Just before Easter some years ago, the C of E church at Blean invited all sorts of different denominations to come to an evening meeting during Holy Week to give their churches views on the Resurrection. They invited the Quakers too and I was appointed to do the impossible. There is no specific Quaker view. I put a lot of work into researching the views of early Quakers. Eventually I decided that the best thing to do was to take my recorder and interview a wide section of Quakers and transcribe what they had said. In the face of the confident beliefs of the other denominations I think most people in the congregation thought that the Quakers were ‘wooly’, we are often accused of that.

nov25forestsun                     The New Forest. I drew this one evening as the sun was setting.

Now the very difficult bit.

I was tired when I got home, Ken and I were sitting at the table having a cup of tea and talking about the evening when he suddenly stopped in mid speech and slumped sideways against me in danger of falling on the floor. I realised immediately that he had had a stroke. I tried to hold him up whilst reaching for the phone and dialling 999. We were downstairs and it seemed like ages before the ambulance arrived though it was probably only about ten minutes. They carried him up the stairs and into the ambulance. My heart was pounding again and the familiar feeling of cold trembling was creeping over me. I gathered essentials and tried to follow the ambulance in the car. By the time all this happened it was about midnight. Going down Sturry Hill I was overtaken by a police car which pulled in front of me and signalled me to stop ‘Do you realise that one of your tailgate lights isn’t working. It is a punishable offence’ at that stage I just broke down in tears. They thought I was being over dramatic until I told them the circumstances. They then drove in front of me clearing the traffic until we got to the hospital. At this stage Ken was still conscious but it was clear that it was a bad stroke. I phoned the family. He was put into a small side ward. We congregated around his bed, I held his hand and the family spoke about the good times that they had had. The hearing is the last thing to go. He lasted a day before he died. It was a bleak and sad time. I can remember coming out of the main door of the hospital after his death and being offended that the sun was shining and that people were talking, laughing and going about their everyday business. I was going to illustrate this part with hospital drawings from other occasions but I think it would be inappropriate. Another of my drawings from the New Forest might just do.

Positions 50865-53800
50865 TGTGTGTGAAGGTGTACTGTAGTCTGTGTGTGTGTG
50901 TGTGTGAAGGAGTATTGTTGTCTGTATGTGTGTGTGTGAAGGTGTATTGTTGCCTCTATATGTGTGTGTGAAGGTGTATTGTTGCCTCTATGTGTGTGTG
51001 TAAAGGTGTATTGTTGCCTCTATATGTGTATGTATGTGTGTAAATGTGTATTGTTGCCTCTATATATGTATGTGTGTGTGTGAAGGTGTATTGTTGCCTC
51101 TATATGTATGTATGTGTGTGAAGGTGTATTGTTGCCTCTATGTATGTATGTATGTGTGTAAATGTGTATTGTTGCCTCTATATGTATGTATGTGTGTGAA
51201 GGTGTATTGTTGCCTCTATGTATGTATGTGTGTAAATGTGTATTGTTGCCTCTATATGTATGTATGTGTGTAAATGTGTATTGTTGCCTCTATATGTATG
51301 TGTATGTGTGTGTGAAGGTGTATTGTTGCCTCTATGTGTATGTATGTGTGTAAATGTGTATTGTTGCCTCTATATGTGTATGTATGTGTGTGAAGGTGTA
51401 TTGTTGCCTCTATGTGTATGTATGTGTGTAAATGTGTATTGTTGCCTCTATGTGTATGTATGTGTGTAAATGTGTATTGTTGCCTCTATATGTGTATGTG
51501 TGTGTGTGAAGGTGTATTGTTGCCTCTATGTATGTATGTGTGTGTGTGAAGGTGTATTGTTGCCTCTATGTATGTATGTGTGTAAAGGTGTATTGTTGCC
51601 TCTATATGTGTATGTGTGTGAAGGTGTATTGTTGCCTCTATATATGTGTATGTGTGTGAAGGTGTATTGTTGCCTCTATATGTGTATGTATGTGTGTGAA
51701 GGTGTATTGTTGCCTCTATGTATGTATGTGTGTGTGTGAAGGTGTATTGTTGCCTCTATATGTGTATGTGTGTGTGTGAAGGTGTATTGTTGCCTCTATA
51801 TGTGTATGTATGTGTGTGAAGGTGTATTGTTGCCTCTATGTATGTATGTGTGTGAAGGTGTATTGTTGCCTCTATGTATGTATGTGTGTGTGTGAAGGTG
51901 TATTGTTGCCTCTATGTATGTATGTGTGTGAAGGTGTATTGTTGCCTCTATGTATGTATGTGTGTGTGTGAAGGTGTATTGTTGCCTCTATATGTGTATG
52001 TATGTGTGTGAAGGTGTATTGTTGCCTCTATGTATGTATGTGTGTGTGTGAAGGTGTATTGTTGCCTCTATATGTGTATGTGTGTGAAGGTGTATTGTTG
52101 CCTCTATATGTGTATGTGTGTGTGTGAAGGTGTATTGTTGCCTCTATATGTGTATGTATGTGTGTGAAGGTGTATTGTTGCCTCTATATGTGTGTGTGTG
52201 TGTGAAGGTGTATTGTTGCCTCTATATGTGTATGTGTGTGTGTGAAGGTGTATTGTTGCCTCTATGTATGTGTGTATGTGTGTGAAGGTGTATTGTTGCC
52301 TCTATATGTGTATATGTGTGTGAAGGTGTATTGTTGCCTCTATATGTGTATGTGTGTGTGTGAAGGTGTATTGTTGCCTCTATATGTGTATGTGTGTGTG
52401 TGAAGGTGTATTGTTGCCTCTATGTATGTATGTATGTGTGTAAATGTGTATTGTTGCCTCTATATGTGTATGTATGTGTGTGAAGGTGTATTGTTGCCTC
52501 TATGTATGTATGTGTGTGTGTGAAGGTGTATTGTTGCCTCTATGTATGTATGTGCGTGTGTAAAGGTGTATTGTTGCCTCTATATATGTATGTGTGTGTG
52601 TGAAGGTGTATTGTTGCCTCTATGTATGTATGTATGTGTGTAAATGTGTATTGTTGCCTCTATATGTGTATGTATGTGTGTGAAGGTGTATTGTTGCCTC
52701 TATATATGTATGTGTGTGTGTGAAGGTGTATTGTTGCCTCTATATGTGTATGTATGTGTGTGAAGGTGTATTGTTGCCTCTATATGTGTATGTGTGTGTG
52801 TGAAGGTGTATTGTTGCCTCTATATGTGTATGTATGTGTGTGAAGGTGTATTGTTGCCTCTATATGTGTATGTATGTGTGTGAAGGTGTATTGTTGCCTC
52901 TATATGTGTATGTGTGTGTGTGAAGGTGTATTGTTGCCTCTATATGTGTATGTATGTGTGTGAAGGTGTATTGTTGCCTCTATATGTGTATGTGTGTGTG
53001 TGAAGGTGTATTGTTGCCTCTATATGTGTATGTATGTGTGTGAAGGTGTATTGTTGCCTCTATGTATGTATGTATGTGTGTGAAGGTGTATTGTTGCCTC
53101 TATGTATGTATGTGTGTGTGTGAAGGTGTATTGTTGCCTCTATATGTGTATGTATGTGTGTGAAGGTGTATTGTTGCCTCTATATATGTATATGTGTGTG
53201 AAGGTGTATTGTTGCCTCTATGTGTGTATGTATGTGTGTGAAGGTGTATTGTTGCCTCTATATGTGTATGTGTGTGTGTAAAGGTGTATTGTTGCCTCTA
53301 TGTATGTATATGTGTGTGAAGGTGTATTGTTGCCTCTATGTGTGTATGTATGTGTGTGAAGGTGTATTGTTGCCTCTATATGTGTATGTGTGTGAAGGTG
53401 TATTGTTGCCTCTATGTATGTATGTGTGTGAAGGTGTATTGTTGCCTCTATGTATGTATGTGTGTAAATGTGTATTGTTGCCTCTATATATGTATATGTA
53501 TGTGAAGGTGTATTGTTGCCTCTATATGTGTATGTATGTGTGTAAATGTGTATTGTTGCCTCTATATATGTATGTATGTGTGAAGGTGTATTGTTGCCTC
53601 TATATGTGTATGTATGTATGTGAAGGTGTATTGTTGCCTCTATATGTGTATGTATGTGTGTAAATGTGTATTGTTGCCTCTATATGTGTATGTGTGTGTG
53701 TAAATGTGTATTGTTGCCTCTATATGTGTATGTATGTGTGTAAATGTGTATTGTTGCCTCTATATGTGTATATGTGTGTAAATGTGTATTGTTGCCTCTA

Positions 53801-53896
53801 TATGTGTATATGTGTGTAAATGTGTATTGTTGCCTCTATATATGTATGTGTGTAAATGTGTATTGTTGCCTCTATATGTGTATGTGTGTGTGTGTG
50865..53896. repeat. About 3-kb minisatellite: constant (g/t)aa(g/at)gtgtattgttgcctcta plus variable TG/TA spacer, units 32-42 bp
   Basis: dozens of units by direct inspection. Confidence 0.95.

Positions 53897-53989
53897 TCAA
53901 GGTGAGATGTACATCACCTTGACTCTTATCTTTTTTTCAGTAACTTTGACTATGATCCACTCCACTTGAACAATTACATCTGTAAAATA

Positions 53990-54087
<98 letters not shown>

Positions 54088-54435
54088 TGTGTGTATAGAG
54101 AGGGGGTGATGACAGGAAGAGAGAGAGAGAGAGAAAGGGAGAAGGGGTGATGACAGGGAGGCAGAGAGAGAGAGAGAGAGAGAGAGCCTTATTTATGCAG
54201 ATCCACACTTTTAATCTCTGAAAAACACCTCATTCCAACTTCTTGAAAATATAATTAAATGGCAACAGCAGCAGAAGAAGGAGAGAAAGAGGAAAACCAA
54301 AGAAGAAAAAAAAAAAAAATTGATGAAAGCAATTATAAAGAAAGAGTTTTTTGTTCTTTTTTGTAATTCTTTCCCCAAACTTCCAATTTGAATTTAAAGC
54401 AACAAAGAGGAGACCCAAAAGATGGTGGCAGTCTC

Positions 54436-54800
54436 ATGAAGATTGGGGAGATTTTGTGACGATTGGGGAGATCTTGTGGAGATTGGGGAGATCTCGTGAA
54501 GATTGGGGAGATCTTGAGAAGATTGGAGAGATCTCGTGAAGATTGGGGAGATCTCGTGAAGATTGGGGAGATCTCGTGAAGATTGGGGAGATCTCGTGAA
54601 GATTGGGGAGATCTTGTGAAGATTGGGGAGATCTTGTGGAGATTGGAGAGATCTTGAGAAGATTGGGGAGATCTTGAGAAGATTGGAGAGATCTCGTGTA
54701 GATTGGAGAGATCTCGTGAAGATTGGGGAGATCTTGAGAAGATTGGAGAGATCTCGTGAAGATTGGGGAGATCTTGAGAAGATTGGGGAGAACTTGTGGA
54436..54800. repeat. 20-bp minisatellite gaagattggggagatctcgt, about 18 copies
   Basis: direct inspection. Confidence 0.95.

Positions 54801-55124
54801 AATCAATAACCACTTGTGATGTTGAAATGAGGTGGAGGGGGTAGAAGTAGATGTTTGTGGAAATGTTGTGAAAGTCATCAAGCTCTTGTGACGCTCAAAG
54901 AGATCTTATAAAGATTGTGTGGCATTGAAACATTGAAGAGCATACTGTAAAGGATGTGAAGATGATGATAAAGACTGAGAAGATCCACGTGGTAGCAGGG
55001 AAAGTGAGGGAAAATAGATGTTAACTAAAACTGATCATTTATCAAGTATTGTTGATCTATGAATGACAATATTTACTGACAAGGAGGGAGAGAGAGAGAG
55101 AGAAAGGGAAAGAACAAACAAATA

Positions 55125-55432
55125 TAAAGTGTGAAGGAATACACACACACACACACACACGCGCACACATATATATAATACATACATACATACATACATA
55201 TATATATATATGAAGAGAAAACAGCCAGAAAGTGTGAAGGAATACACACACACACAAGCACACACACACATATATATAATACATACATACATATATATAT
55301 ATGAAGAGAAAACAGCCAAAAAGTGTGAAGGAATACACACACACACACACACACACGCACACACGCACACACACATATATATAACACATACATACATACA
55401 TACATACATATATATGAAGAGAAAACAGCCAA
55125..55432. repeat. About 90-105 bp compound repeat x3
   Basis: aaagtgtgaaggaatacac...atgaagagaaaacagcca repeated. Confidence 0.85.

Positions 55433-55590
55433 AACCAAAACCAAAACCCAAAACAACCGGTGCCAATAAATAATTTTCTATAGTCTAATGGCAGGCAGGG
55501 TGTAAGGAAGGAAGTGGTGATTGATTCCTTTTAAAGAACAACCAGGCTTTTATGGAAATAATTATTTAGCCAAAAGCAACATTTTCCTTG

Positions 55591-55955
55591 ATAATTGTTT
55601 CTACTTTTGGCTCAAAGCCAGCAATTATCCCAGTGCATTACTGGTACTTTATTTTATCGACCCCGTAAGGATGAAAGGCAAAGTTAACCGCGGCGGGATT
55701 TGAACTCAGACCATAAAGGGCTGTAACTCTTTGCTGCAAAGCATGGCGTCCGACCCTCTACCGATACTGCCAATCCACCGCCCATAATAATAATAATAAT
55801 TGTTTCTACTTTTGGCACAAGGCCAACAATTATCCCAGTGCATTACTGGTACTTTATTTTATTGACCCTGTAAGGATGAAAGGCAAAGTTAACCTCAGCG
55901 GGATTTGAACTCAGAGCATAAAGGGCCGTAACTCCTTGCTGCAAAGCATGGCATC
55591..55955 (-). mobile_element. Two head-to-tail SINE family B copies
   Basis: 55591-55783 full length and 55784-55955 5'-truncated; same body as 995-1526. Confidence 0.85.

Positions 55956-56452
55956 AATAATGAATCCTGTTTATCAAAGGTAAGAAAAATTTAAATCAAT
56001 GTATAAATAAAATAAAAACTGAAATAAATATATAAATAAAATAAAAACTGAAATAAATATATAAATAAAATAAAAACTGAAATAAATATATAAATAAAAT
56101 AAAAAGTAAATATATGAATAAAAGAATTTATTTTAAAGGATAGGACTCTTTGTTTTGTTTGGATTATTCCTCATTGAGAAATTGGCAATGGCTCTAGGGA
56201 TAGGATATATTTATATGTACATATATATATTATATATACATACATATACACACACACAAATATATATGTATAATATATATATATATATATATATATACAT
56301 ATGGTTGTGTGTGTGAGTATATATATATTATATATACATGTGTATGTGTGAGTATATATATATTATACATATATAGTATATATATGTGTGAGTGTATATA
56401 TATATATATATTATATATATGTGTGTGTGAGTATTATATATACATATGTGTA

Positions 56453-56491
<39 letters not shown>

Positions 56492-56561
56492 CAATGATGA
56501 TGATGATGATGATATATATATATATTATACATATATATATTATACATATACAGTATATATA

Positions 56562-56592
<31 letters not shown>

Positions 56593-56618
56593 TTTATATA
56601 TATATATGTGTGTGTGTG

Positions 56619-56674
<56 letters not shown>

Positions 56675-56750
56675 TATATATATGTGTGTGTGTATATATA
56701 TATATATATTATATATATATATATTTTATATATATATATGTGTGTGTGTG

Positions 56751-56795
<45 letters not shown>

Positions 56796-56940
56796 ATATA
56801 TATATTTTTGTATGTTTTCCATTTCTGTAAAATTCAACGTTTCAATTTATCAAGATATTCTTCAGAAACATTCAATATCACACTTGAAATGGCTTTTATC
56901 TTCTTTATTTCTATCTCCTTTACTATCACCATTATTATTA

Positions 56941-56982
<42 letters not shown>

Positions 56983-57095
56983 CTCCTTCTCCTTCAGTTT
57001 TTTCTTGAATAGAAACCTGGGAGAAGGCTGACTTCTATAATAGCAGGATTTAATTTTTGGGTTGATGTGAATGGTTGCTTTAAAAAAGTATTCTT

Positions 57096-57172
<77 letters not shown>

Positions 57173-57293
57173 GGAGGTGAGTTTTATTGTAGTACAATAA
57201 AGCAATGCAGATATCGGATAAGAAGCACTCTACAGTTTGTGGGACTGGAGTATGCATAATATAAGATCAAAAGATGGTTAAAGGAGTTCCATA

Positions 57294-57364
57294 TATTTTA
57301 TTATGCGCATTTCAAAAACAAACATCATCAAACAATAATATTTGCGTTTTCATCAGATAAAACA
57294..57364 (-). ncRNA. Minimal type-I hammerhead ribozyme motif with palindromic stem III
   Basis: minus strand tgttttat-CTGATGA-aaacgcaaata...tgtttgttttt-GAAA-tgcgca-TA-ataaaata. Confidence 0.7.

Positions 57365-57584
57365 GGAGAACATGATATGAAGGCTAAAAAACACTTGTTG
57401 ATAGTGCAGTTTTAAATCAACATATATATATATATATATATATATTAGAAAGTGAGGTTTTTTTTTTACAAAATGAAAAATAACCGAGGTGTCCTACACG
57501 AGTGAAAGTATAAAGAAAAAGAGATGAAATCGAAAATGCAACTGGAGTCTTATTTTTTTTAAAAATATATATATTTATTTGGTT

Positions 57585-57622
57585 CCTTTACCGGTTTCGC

2 thoughts on “

  1. Hi Jan – as your avid reader, I can’t let this post go without responding! I always had a habit of writing down – in sometimes lurid detail – accounts of life-changing moments in my life. Good or bad: the birth of my children; the death of my parents and more recently my brother. And return to them from time to time when I feel the need. Part of some kind of therapy I suppose. I like the concept, and I don’t know where I read it, of grief as being a constant – like a large mass, and it fades into the distance sometimes and looms large at others dependent on what else is going on in your life at the time. I’ve not shared the sad writings, although my account of the birth of my first child, though much sanitised by the editor, appeared in ‘Mother and Baby’ in 1982.


    1. Hi Gill Thanks for writing and above all thanks for reading my posts. I write down things too. It was the thought of making it public that made me hesitate. I’m so sorry about your brother, when you wrote about being the King of Lydden i thought he might have died a long time ago. I’d like to read your article on the birth of your first child.